Fracking natural gas is bad for the climate, bad for the country, bad for the world. The current scramble to increase — at any cost — LNG production and shipping, is nothing more than a hostile and antisocial scheme by the Oil & Gas Industry to prolong its own life by delaying an orderly transition to renewable energy. It’s an industry scheme that’s being eagerly supported by the Oil & Gas-dependent Republicans in Congress and their like-minded buddies in the Trump Administration.

Gas flaring. Image: Dallas Morning News

ExxonMobil: savvy company or a dinosaur with climate-killing instincts?

Photo of ExxonMobil sign

Interviewed on TV March 7, Darren Woods, CEO of ExxonMobiI, was asked how politics and the Green New Deal could affect his approach to running the company. His responses reveal plenty about the vulnerability of his company; more than speeches by industry executives typically deliver.

ExxonMobil is the largest publicly traded oil and gas company in the world. Its operations generate correspondingly large volumes of carbon dioxide, the cause of our global warming crisis. The company’s operations affect every living thing on the planet. That’s why the people who direct those operations must be watched closely. To make Mr. Woods interview responses easier to follow, they’ve been transcribed from spoken to written form and presented within quote marks below. The underlining is mine. Mr. Woods first tackles the part of the interviewer’s question that he’s most comfortable with, the political part:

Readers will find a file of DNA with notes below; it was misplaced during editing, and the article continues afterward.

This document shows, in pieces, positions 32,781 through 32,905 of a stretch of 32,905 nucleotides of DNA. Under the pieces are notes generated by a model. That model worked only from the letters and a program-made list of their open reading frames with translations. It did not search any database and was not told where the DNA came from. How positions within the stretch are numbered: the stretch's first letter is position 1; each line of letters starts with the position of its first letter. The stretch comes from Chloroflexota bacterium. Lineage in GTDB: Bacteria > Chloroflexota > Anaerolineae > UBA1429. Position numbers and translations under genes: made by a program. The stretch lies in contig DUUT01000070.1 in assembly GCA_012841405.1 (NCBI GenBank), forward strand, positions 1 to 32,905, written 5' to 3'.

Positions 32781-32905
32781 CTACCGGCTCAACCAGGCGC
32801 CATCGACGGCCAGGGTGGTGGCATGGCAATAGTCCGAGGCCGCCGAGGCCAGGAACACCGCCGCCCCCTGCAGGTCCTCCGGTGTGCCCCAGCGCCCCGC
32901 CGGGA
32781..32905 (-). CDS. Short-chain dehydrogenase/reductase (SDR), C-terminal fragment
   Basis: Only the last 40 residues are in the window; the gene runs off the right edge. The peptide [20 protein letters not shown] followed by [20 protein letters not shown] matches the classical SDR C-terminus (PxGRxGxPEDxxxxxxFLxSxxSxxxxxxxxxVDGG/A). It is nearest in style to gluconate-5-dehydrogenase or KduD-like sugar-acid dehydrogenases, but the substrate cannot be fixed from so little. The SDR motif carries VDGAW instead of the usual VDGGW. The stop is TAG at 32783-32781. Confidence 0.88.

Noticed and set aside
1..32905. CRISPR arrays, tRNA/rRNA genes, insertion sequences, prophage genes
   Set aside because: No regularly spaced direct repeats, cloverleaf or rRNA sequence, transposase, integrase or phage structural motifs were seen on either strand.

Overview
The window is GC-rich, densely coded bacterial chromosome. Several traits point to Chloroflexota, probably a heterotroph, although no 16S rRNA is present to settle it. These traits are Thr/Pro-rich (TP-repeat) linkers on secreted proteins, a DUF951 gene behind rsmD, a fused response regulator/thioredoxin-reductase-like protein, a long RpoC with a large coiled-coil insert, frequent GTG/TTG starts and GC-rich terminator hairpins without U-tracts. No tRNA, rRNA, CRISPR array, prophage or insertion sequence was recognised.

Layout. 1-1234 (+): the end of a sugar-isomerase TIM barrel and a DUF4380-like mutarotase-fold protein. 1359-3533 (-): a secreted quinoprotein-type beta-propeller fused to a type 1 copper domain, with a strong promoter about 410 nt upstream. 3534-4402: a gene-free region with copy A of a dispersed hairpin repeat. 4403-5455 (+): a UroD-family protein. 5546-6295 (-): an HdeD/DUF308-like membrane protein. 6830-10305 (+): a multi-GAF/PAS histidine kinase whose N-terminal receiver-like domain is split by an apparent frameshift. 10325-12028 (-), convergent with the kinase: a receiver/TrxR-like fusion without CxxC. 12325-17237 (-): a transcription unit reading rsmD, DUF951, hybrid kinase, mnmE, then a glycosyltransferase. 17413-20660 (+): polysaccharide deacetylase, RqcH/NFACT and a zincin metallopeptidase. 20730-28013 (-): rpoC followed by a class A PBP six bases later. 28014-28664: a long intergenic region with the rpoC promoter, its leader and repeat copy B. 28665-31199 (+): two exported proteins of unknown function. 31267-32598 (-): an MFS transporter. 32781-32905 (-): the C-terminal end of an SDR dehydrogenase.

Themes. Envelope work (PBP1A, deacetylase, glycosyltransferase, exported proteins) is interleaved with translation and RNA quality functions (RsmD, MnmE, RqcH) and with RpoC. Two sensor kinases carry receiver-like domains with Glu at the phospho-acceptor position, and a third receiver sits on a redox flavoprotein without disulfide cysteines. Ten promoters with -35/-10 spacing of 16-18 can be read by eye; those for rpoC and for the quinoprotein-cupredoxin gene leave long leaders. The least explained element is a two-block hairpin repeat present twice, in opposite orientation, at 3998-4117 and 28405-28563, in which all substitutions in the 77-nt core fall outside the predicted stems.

“Energy is such an important part of people’s daily lives and their standard of living that as you think about these big ideas and as you translate them down to the smaller practical steps you take, people become very cognizant of what the impacts are for individuals, and as that starts to happen, people’s views change as to how far they can go and how quickly they can go.”

See how easily Mr. Woods brushes aside “these big ideas” i.e. the Green New Deal. The Green New Deal is a political idea and Mr. Woods is no stranger to politics. However, the Green New Deal is based on the availability of actual machines that can be seen today producing electricity at lower cost than electricity from fossil fuels. That’s the crux of the matter. Unlike ideas, machines that people can see and touch are impossible to brush aside. Watch as Mr. Woods struggles with that reality in the following paragraph:

Our approach to that is to try to be part of the solution and engage with that. We have a long long history in this industry and a really good perspective on the global energy system, and we’re a company that’s grounded in science and technology, and if you look at the risk of climate change and what people and society are focused on in terms of lower emission energy systems, we’re going to need some technology breakthroughs. The conventional technology set doesn’t address the gaps that are out there today. We think we can play a role in that. In fact that’s where we’re investing some of our technology and our RD dollars to help fill some of those gaps.”